This FOA will utilize the U34 planning cooperative agreement to determine whether a rigorous, adequately powered national, multisite, observational cohort study to prospectively examine the risk and protective factors for neurocognitive complications of pediatric T1D (onset approximately ages 5-10 years) can be designed and what resources would be required. The U34 is a cooperative agreement award mechanism, with the NIH staff being substantially involved as a partner with the Principal Investigator/Program Director. The U34 FOA is designed to: 1) Permit early peer review of the rationale for the proposed cohort study; 2) Permit assessment of the design and protocol of the proposed study; and 3) Provide support for the development of essential elements required for the design and conduct of the cohort study and the management and analysis of the study data.

The U34 is not designed for the collection of preliminary data or for the conduct of pilot studies to support the rationale for an observational cohort study or to test or develop new interventions. The U34 will include the proposed study design (including primary and secondary outcomes) and protocol, but modifications to the study design and protocol will be permitted after peer review.

Contingent on the outcome of the planning cooperative agreements (U34s) and the availability of funds, NIH may fund a consortium to complete the proposed study. As this may require cooperation across some or all U34 awardees, applicants should clearly state that they are willing to work with other U34 awardees to finalize the study design and protocol should a consortium be formed to complete the proposed study, which would be funded through future FOAs.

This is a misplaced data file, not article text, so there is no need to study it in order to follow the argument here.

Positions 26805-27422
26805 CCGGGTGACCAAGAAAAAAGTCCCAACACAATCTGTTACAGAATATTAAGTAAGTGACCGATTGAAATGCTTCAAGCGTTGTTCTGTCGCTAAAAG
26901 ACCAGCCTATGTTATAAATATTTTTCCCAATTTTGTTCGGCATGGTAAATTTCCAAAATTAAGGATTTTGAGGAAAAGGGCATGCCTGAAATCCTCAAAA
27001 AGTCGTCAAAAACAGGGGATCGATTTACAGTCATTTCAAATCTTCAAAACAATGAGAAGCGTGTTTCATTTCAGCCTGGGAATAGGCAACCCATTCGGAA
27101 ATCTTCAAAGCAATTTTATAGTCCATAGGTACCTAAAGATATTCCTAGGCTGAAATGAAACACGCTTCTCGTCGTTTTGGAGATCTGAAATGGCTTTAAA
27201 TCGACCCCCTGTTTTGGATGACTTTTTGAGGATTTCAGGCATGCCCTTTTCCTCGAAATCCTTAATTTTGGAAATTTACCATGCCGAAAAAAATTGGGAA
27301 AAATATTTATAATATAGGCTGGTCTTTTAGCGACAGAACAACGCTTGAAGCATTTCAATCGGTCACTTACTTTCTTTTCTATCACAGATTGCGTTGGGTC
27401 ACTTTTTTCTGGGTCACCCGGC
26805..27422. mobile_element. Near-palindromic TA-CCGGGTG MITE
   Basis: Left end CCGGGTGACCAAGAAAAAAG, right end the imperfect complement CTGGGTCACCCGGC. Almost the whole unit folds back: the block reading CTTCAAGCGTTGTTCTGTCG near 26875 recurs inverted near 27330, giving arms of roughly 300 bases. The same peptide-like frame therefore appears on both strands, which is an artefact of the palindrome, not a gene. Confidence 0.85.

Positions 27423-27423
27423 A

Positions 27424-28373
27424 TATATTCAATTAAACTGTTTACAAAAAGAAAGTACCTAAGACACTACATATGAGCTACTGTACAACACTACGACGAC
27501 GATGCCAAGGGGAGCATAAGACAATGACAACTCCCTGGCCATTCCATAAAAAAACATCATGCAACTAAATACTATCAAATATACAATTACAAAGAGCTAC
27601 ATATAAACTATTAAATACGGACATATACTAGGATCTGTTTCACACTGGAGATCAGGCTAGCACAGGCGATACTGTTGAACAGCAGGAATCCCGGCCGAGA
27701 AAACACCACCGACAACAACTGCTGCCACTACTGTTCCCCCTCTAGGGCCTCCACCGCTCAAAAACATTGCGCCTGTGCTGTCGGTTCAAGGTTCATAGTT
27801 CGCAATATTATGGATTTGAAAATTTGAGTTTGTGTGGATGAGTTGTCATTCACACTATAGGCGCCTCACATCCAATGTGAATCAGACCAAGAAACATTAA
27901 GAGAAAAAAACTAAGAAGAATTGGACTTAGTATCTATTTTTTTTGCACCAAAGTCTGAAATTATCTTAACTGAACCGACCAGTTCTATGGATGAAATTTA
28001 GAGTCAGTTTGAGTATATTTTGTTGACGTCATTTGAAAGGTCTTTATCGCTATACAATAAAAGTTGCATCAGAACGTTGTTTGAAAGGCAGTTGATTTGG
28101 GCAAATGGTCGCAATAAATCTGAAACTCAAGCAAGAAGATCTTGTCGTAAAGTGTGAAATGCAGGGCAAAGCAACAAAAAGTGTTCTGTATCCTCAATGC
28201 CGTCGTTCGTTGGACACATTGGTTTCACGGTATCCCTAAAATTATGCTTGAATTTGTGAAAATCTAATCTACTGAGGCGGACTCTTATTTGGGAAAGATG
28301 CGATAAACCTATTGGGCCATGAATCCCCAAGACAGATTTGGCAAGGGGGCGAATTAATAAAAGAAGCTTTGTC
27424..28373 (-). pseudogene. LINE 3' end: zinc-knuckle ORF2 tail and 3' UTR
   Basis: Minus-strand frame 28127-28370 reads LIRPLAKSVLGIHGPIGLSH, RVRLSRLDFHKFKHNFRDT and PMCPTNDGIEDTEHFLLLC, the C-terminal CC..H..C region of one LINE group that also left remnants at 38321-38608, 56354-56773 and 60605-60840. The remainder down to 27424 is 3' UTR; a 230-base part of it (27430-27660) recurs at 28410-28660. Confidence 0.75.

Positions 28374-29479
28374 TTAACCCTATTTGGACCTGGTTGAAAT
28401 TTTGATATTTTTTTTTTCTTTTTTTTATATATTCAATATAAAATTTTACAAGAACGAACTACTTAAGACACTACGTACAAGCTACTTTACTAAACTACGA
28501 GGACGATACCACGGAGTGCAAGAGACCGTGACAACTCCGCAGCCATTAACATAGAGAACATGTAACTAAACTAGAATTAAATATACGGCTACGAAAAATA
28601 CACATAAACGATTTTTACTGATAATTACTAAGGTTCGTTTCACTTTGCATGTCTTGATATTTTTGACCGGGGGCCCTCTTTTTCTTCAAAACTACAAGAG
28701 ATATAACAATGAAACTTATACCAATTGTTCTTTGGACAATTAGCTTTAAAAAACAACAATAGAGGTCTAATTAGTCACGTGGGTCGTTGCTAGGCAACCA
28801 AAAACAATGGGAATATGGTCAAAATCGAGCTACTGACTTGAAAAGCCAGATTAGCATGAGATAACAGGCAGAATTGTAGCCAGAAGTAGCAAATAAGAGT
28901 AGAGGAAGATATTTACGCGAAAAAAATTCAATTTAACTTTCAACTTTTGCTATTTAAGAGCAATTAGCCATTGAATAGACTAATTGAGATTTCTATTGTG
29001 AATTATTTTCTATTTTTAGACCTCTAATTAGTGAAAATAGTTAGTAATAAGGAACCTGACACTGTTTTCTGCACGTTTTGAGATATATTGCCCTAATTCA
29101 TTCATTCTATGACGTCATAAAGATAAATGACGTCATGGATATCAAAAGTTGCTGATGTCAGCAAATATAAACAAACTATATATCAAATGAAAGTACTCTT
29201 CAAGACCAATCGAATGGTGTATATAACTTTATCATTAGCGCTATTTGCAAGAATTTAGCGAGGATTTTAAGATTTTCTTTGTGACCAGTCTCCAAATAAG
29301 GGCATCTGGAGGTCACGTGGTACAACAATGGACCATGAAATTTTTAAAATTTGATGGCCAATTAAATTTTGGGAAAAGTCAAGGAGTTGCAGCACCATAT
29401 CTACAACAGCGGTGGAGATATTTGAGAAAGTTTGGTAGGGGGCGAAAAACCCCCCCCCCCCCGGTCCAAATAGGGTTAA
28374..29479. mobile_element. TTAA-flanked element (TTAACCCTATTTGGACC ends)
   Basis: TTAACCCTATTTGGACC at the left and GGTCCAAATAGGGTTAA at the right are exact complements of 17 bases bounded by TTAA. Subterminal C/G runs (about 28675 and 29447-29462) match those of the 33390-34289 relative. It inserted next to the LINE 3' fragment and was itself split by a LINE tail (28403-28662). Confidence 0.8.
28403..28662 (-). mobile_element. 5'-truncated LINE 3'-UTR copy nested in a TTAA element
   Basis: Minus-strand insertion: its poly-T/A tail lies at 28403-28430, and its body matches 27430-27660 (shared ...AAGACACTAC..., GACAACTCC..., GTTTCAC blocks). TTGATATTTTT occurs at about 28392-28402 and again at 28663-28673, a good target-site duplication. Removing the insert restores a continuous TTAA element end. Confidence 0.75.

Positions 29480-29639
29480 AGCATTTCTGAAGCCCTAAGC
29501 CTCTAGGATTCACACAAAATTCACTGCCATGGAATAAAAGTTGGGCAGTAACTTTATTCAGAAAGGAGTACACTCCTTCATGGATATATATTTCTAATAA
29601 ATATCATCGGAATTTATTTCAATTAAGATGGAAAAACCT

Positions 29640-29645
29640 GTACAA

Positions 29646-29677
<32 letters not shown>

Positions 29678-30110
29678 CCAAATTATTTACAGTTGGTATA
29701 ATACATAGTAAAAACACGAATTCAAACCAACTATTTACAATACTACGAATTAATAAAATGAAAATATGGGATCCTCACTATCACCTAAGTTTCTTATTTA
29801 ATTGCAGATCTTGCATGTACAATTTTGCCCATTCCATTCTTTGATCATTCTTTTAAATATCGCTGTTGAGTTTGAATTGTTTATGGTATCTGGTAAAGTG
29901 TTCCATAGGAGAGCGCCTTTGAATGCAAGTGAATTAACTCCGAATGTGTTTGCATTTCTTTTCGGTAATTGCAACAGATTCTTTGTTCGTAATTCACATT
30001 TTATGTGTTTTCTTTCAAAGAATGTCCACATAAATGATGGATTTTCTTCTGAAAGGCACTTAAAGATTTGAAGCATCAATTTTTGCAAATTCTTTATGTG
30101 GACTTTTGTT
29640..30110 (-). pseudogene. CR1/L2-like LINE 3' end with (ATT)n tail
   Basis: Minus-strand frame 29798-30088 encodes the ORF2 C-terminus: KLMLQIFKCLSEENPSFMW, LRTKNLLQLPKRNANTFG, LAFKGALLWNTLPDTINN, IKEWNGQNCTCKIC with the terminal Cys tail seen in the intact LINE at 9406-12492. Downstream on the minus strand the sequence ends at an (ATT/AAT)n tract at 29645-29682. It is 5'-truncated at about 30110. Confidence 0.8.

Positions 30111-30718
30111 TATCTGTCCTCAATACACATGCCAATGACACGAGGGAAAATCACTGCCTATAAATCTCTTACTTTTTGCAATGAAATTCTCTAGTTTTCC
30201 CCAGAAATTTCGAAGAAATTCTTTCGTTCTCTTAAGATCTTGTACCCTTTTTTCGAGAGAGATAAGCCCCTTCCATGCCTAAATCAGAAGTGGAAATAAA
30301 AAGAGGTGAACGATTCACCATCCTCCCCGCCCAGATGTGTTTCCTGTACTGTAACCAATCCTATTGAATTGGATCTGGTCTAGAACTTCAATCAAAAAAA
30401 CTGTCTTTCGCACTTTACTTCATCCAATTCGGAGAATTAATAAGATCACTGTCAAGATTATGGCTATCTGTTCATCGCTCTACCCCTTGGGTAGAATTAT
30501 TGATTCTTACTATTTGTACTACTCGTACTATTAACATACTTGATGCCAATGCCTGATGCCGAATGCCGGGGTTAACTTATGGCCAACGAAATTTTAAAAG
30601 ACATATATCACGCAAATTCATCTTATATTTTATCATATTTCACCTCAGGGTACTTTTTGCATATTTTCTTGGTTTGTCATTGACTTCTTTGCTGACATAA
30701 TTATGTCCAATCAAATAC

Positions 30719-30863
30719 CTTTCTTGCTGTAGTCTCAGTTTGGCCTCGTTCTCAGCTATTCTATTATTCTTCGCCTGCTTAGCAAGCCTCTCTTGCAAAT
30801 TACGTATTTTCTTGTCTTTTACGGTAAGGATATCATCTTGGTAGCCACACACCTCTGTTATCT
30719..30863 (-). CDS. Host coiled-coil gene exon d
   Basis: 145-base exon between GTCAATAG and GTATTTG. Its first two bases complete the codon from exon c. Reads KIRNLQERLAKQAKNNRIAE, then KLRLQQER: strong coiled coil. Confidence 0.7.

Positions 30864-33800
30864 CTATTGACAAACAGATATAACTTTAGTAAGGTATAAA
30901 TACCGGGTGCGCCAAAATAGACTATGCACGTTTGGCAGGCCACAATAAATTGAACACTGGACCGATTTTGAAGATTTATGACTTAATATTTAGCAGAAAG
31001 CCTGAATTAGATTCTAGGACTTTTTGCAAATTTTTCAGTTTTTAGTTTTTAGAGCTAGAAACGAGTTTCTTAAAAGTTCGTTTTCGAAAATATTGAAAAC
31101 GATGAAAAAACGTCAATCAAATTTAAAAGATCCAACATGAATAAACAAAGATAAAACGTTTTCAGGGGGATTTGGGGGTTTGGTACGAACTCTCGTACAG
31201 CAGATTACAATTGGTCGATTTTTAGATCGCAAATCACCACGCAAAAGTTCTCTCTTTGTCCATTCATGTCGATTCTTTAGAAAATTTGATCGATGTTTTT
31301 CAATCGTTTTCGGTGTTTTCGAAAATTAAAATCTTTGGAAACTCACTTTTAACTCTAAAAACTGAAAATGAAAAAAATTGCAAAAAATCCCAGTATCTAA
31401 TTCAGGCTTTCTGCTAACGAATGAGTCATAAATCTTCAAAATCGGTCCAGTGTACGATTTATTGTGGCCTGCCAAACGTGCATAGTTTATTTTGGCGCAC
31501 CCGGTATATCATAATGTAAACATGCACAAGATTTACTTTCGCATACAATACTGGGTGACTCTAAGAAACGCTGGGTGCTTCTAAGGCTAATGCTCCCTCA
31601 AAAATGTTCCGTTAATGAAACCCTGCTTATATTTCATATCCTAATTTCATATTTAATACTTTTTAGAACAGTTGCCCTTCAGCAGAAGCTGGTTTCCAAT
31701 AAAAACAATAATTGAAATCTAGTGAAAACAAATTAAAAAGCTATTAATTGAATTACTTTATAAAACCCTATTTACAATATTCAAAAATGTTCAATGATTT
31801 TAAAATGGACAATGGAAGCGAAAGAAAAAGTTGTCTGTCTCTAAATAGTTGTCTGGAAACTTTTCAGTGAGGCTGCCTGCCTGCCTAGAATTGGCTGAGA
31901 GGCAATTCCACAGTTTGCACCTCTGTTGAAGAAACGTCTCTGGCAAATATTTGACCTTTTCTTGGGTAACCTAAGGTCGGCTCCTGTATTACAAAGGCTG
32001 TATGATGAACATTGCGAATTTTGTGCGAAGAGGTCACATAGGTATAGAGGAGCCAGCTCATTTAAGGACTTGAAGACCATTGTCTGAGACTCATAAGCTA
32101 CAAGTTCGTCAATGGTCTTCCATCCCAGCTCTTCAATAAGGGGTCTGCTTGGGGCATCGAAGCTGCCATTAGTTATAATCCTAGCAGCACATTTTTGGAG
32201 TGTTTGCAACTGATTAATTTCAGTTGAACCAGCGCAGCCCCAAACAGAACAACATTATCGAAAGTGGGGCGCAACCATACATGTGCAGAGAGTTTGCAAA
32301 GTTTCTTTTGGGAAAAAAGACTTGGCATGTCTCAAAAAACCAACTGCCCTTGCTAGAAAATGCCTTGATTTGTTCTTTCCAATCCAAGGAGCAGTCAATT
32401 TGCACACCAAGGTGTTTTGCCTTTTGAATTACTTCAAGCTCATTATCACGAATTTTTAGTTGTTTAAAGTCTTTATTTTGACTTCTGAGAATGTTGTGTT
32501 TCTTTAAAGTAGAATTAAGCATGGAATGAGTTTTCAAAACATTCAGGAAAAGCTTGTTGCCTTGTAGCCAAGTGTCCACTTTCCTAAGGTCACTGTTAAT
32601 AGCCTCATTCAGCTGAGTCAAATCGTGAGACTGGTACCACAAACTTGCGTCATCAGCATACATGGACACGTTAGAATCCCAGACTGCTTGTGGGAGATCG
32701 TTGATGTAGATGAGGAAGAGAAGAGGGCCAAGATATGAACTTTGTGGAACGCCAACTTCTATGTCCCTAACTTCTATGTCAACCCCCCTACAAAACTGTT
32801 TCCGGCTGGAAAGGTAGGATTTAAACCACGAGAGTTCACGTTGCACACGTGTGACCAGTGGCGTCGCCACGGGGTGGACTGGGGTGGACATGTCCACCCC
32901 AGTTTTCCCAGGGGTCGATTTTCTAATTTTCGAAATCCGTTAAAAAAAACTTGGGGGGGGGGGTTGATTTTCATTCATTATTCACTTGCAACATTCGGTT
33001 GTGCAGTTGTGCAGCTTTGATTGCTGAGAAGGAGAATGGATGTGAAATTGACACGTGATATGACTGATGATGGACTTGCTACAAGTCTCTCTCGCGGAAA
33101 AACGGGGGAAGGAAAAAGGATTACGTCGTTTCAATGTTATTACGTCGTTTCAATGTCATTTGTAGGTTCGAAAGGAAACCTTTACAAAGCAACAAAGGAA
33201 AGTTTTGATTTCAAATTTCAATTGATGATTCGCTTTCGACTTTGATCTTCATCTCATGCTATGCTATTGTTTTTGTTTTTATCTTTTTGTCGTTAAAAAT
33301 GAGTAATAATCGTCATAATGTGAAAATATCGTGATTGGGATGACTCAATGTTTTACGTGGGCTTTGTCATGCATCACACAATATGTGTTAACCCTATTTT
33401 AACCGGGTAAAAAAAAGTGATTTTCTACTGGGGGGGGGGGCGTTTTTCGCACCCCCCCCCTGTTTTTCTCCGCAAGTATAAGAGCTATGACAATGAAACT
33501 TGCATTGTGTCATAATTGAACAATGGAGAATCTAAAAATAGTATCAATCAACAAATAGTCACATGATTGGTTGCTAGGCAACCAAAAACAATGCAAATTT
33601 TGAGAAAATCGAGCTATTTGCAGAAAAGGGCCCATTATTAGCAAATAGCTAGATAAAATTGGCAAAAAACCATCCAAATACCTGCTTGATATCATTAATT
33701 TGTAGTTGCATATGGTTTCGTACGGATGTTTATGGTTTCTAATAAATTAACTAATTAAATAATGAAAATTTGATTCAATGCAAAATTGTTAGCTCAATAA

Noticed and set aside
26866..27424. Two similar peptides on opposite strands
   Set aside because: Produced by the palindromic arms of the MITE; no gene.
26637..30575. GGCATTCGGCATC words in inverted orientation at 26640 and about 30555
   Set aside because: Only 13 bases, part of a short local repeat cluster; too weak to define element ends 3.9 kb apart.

Purpose

The U34 Planning Cooperative Agreement is intended to support all administrative study group activities that are required in order to begin recruitment of participants and execution of the proposed study, including finalizing study design; protocol development, implementation, and standardization; integration of all core data collection, sharing, processing, storage, and analyses; and coordination of all activities across the consortium. These activities include, but are not limited to: establishing the research team; identifying the clinical research sites and service cores; developing training materials and training/certification plans for study staff; satisfying all regulatory elements of the Food and Drug Administration if an IND/IDE is needed for implementation of the research plan; negotiating agreements with industry, academic centers, and other entities, as needed, for implementation of the research plan; testing and implementation of data collection protocols, including quality assurance and quality control for comparison across research sites where data collection would occur; developing tools for data management and stewardship to ensure they meet FAIR (Findable, Accessible, Interoperable, and Reusable) data principles; developing plans for resource and data sharing and study outcome dissemination; defining recruitment strategies, retention and protocol completion strategies, and contingency plans if recruitment, retention, and protocol completion milestones are not met; finalizing the protocol; writing the Manual of Operations; developing a safety oversight plan (NIDDK will appoint an Observational Study Monitoring Board (OSMB) for the full cohort study); initiating the IRB approval process; and developing an oversight plan for all research activities across the project.